All of my life, or at least since I can recall, I have wanted to travel abroad, but specifically to Beirut, Lebanon. Having found myself in a situation to apply to an internship for World Youth Alliance (WYA) at their Middle East regional office, conveniently located in Beirut, I knew I had to send an application and accept the outcome no matter the decision. After making it through the interview, during which my screen froze, I was delighted when staff extended an invitation to join them in Beirut. For so long I had dreamed of going to Lebanon, the country from which my great-grandfather left to come to America, and now I was presented with the decision to accept or decline.
Naturally, having been given such an opportunity, I accepted the position. Prior to leaving my home in America I had made a few promises to family and friends, those distant and near, to stay safe, have fun and learn from others during my first international experience. In addition to the promises that were made to my family and friends, I had made a few promises to myself: to experience the culture and take back what I have learned to my graduate work and daily life.
The situations I have found myself here in Beirut are completely different than in America. To start, prior to this travel experience, I had only known certain words such as how to say “hello” and “thank you” in Arabic, which can only get you so far. Now I find myself learning how to say “girl,” which I believe is “bint,” “party,” which is “sahar,” as well as other words that have seemed to escape me.
Another situation I have found myself to be in quite frequently over the past couple of days is making friends at coffee shops. Two examples of this happened on Wednesday at Starbucks while I was waiting for some of the other interns to watch the Spain/Chile game. The first was with one of the male baristas who sat to have a conversation with me during his break. Learning about his life, or as much as we could discuss during his break, was extremely wonderful. The second was with a grandmother and her grandchildren, which proved to be a difficult yet rewarding situation. I say difficult because of the language barrier but it was rewarding when I played peek-a-boo with the children. Playing peek-a-boo with the children was the most fun experience, I had at that point in my trip, and it didn’t matter that there was a language barrier because laughter is universal.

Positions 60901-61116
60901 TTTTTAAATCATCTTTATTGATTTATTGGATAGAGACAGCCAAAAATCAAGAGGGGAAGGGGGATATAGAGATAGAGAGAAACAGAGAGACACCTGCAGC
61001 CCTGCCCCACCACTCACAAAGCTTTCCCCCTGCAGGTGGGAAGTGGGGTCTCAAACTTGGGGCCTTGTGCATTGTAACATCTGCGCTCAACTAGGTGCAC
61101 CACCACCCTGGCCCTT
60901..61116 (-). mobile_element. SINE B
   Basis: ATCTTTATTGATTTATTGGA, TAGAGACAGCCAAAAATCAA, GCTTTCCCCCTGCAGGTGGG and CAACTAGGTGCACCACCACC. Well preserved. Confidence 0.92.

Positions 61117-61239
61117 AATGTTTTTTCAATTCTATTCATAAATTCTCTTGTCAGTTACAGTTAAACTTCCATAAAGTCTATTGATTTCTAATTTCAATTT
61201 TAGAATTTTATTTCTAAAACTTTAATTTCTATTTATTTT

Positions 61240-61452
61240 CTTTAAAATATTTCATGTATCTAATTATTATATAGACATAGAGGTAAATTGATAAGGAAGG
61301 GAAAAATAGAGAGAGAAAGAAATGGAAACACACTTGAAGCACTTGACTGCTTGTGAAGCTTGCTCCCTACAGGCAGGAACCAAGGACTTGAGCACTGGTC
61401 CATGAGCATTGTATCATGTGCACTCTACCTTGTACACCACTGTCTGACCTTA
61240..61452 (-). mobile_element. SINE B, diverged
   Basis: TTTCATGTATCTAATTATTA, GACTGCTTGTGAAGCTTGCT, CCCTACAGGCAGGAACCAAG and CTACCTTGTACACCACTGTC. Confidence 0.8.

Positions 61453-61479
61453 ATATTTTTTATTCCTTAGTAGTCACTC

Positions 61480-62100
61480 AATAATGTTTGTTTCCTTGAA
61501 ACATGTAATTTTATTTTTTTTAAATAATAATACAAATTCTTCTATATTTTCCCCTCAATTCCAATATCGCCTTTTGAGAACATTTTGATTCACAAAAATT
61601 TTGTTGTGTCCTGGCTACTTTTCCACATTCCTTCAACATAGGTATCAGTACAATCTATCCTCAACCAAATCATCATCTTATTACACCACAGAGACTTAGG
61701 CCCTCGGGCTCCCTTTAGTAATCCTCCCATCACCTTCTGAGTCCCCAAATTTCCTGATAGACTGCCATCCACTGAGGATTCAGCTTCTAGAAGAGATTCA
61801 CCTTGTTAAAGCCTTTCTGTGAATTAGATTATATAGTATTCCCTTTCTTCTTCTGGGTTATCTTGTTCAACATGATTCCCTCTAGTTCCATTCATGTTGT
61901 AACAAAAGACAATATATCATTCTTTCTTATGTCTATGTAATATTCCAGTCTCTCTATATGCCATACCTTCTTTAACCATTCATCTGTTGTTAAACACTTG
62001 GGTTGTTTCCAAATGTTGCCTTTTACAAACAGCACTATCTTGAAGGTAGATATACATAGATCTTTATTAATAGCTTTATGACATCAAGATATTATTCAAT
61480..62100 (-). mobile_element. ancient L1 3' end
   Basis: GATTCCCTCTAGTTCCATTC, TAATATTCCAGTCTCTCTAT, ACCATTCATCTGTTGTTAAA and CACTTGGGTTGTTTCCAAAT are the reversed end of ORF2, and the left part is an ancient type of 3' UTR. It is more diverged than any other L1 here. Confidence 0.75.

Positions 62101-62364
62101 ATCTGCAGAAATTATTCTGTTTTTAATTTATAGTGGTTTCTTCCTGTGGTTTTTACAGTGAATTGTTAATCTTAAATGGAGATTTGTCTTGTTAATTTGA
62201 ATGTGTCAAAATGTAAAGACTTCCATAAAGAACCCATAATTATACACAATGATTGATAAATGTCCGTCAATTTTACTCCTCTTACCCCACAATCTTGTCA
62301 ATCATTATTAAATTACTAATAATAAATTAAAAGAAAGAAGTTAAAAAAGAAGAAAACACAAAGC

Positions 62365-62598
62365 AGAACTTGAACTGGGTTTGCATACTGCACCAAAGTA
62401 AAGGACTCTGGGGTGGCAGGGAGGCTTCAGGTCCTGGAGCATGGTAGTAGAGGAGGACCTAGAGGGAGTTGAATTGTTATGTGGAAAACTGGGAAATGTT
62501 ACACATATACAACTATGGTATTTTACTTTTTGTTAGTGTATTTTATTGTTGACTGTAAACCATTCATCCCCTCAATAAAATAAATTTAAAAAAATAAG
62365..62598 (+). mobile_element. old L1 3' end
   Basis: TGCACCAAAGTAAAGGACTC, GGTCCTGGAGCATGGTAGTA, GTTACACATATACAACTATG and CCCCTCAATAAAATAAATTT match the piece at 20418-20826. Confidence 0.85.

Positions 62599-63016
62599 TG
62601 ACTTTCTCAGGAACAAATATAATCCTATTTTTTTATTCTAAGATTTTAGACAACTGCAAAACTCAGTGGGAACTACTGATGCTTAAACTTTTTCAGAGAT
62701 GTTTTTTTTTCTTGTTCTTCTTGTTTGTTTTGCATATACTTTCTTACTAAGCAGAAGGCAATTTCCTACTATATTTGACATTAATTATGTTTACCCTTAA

While I find myself in these situations daily, which are interesting at times, I am extremely grateful for my fellow interns and the WYAME staff who get me through each day due to their helpfulness, supportive and friendly nature, and for making me laugh. Had I gone another day without meeting these wonderful people, I do not know if I would be so positive about my travel experience. I know that I have just met these people and I have so much to learn from them, but it seems like I have known them for years and I am constantly amazed that their wisdom is beyond their age.
I know that the first week of many has come to a close, but I have learned so much during this week that I will keep as a reminder for not only the rest of my time in Beirut but for the rest of my life. As the American comedian Kevin Hart says in his sketches “You gonna learn today,” yes, I am going to learn today and everyday for the rest of my life.
Hilary Ferencak is a regional intern at the World Youth Alliance Middle East.